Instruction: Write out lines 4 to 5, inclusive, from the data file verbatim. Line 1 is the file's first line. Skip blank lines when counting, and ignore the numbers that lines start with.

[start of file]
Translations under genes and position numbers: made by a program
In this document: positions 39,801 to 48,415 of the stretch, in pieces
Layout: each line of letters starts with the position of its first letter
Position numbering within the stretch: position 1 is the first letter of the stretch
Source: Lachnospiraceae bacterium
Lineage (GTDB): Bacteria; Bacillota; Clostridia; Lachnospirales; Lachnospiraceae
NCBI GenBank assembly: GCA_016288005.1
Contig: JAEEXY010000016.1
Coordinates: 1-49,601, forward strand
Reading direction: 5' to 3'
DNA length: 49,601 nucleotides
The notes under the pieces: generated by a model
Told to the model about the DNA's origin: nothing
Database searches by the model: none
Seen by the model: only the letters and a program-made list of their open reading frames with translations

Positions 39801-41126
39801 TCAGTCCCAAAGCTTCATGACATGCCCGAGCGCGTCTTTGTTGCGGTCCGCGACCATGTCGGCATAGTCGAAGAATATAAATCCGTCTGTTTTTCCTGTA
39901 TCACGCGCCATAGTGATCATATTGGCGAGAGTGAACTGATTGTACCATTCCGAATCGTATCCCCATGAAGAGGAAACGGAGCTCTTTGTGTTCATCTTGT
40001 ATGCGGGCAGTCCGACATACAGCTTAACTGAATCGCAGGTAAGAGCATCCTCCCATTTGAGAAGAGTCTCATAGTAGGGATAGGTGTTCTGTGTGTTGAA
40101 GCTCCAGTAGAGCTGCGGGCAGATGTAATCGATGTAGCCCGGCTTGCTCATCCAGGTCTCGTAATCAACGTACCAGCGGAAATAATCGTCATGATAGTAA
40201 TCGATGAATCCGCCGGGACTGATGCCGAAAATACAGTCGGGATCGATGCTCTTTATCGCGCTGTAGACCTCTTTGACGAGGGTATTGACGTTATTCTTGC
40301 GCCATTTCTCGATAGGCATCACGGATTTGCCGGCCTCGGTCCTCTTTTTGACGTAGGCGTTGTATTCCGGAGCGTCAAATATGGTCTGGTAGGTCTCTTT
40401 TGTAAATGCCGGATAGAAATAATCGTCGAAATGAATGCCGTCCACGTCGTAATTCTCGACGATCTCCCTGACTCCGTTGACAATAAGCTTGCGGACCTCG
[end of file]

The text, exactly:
Position numbering within the stretch: position 1 is the first letter of the stretch
Source: Lachnospiraceae bacterium